More than 10,000 prostitutes roam the streets of one of the most heavily-populated cities on the planet. Sonagachi in Kolkata, India has hundreds of brothels, the majority of which are multi-storey, lining the streets.
Prostitution is legal in the country, though some aspects are considered illegal such as kerb-crawling – and the region's main area is the Sonagachi project.
The Sonagachi project is a sex workers' cooperative that operates in the area. It aims to empower sex workers to insist on condom use and to stand up against abuse. It was founded by public health scientist Smarajit Jana in 1992 but is now largely run by the prostitutes themselves in a union called Durbar.
All the sex workers of Sonagachi are members of the union, and they refuse to have sex with their clients without a condom.
A documentary around the area in the early 2000s estimated that there were 10,000 prostitutes in the region, that number has since risen to around about 12,000. The Government does not interfere in the region.
“The government accepts that it is a part of life and society,” Smarajit Jana, the chief adviser of Durbar told Al Jazeera.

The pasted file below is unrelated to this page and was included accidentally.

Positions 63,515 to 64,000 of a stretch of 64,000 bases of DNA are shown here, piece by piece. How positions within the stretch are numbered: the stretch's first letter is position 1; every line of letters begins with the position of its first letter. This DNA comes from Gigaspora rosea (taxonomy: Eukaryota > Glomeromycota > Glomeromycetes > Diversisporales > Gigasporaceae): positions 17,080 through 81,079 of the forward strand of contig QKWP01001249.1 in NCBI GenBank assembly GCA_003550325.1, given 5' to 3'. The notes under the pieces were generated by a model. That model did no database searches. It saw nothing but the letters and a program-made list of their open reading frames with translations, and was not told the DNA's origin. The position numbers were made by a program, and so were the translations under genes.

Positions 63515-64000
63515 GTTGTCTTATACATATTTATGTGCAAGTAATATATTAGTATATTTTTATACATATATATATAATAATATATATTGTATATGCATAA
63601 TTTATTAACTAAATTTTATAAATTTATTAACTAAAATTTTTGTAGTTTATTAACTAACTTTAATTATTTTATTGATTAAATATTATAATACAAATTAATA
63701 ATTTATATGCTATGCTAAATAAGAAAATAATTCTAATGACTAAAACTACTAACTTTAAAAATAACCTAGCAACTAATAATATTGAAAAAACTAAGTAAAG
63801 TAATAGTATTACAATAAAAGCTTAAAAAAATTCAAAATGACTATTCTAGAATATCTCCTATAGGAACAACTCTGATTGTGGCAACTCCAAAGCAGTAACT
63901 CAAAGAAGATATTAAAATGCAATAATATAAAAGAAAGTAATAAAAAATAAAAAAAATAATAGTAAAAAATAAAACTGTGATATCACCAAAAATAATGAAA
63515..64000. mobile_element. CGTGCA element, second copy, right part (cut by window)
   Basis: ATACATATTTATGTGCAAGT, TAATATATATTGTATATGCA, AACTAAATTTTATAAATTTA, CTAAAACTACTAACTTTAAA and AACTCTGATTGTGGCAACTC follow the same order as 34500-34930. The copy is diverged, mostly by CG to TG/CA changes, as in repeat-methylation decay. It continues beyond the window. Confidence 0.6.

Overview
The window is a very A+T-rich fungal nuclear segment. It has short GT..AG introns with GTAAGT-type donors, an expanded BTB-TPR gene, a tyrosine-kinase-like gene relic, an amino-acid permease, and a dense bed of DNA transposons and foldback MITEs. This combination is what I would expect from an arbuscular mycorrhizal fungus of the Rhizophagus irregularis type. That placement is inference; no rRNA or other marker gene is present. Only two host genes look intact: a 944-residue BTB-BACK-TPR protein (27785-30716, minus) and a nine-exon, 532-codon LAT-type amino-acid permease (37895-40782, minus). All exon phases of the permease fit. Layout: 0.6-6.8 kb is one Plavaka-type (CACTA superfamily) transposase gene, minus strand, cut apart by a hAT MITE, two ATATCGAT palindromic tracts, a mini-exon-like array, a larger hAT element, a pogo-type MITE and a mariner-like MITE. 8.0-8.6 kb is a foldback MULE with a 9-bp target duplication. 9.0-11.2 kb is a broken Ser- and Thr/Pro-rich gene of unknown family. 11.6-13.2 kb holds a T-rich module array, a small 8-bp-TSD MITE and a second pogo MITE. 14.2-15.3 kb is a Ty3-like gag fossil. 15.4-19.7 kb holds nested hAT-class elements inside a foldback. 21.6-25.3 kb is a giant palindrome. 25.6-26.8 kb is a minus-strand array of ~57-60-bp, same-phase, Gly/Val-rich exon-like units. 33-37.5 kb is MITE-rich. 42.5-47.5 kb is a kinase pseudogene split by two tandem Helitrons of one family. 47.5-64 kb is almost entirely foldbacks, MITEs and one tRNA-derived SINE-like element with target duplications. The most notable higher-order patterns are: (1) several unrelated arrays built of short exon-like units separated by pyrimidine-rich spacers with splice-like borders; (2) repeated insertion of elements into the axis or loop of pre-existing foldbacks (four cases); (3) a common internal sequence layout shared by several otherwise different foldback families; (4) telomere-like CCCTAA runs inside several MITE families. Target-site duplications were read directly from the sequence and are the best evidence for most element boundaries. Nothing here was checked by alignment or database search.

“No political party in Bengal would want to move them out. Perhaps it is due to the culture of the state, its history of communism and sensitivity towards the marginalised."
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The documentary, Born Into Brothels, followed the children of the Sonagachi prostitutes via photography and camera work – with Zana Briski winning the Academy Award for best documentary.
But Durbar were not happy with the film, saying it presented the children's parents as abusive and ignored the prostitutes' efforts to provide education programs and career-building activities for their children.
The region faced problems in the past when it came to trafficking, with immigrants put to work without being properly assessed. However, those practices have now been put in place, with Al Jazeera claiming that two weeks of counselling takes place, with minors handed over to the state government and reunited with families.
Durbar say that around 1,000 women come to the region every year to try and make a career and get some stability in life, but Jana points out that there are concerns about the immediate future of the industry.
“Real estate development and the advent of technology have already wiped out brothels in other parts of the world, including in Kamathipura in Mumbai,” he said.
“In the past two to three years the trend has set in. Land prices have gone up in the vicinity of Sonagachi and realty developers are eyeing the area. The mobile phone has provided anonymity and an alternate means of doing business for sex workers. Sonagachi is fading away, although slowly,” added Jana.
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